You Signed Up for This – and Other Bullshit Reasoning

Whenever someone criticizes a company that they have investment in (time, energy, connections, etc.) for changing something, you hear one or often both of two things. 1) It’s free, quit yer bitching 2) This is what you signed up for.

In other words, you have no right to complain…

… what are you a customer or something?

While I have some small (minor, tiny, barely there, infinitesimal ) sympathy for the 1st point, the second is always bullshit. Let’s say it’s iTunes. You start with Version 1. You get through versions 1-5 and you even take the time to look at the User Agreements or at least read summary’s of what has changed. You can deal. Bu then there’s something that says (this didn’t happen but) they will be releasing all your music choices to a public information area (Ping) so people can find their friend’s music choices. But they offer an opt out where your name won’t be attached but your music list will be.  Or anything not bought in iTunes won’t be available for others to see. Whatever.

That’s painful but you like their adherence to privacy and keep going. Then, they say, GOOD NEWS, we’re going to make your user experience better. We are introducing 25 different filters for you to work with and you can opt-in privacy for each of them. If you do nothing, it’s all out there.

Fuck that. A lot of other people say fuck that and Apple retreats and says, well, OK, if you don’t do anything everything will be private. Good company, they got it.

Then three years later they casually make a mention – or more likely someone accidentally finds out – that a lot of that information IS out there. This forces Apple to say, yeah, sorry but we’re also going to be attaching your name back to all that data and well, sorr-y, we’re just a company.

Fuck that. But, you signed up for it and if you don’t like it you can go somewhere else. After all, it’s a free organization tool. Sure, except now it’s part of your life and really, no, there isn’t a great alternative.

Perhaps you’ve seen through the charade here but substitute Facebook for any mention of iTunes or Apple above and you come to Facebook’s announcement today that people can find you by name even if you don’t want them to and had previously deliberately stopped this ability.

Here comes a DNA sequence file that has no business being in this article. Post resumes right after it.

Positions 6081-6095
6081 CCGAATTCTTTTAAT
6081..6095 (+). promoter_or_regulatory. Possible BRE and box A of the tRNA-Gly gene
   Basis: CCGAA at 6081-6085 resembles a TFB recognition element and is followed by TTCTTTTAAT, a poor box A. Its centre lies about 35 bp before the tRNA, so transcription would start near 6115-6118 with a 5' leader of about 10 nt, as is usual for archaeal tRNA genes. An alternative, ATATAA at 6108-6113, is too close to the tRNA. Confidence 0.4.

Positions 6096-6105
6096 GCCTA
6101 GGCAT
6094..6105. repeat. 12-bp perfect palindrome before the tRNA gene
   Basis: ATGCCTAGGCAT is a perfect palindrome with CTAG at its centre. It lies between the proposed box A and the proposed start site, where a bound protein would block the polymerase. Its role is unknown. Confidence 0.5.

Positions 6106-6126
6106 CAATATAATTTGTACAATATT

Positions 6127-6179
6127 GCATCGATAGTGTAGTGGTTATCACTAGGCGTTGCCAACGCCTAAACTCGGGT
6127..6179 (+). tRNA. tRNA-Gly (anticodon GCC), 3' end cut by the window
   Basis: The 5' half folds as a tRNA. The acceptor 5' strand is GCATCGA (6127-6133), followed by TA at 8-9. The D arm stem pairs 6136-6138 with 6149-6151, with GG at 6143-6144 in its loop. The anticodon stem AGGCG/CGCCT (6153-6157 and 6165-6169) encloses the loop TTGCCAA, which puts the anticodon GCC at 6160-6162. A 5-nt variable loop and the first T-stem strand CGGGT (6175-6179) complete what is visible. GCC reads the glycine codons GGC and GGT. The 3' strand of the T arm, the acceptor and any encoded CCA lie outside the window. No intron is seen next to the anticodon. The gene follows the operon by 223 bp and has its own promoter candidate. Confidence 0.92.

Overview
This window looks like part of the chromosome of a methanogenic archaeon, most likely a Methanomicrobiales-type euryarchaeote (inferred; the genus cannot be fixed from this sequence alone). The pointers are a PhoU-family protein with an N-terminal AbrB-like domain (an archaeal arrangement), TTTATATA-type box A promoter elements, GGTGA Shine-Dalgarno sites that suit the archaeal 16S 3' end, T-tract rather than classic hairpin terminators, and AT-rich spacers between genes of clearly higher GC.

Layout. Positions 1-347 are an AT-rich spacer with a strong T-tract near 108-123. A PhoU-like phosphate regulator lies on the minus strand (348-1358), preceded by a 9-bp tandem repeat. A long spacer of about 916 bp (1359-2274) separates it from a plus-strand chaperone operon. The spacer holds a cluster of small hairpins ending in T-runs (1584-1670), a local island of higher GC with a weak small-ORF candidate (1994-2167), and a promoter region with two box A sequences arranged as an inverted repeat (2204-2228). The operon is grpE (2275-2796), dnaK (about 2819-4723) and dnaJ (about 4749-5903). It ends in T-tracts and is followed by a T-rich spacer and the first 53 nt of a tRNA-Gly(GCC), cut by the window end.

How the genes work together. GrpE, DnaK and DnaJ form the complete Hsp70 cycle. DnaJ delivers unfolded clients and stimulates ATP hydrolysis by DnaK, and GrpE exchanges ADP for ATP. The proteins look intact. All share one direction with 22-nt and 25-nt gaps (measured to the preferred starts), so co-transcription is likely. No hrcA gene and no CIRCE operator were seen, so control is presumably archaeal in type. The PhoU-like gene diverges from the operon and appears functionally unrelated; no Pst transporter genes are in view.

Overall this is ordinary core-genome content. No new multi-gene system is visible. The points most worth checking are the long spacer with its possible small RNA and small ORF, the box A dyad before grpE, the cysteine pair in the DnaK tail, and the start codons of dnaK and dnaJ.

Great. As you say i don’t have a right to be pissed as a customer? Because I am a Facebook customer who is tired of having to spend so much time just to protect privacy – something that shouldn’t have to be protected from the very company who should be helping me out on this front. Just read this section of that linked TechCrunch article:

To be fair, the “Who can look up your Timeline by name?” feature was likely misunderstood by lots of people. At first glance, you might assume it means that strangers can’t find your profile. But that’s incorrect. There have been lots of ways to navigate to your profile, like clicking your name on a photo you’re tagged in, finding your name in a friend’s friend list, or combing through Likes on a mutual friend’s News Feed post.

With the roll out of Graph Search, the avenues for sniffing out someone’s profile grew exponentially. Basically every piece of personal information (and soon the content you post about) could bring you up in a search.

Even in that short paragraph it shows you the level of effort needed to protect details. Or, more importantly, kids details. you thought you were safe, but then whiiiip, that carpet gets pulled out from underneath you. Should we asked to abandon this tool that has become part of our lives. And by many reports, even if we do , even if we deactivate our account, a large entirety of information stays up.

How does one truly opt-out once you’re in. People who have trusted get screwed. People who were never trusting, are OK, but who wants an Earth full of people who believe everything is untrustworthy? Trust no-one is a catchy phrase for the X-Files and generally a sentiment to be applauded. But how much of your live do you need to change every-time someone or some company shows a total lack of respect for you – yet you have, in some way, become dependent on them. I could call and e-mail and mail my far flung friends. But that isn’t shared conversation.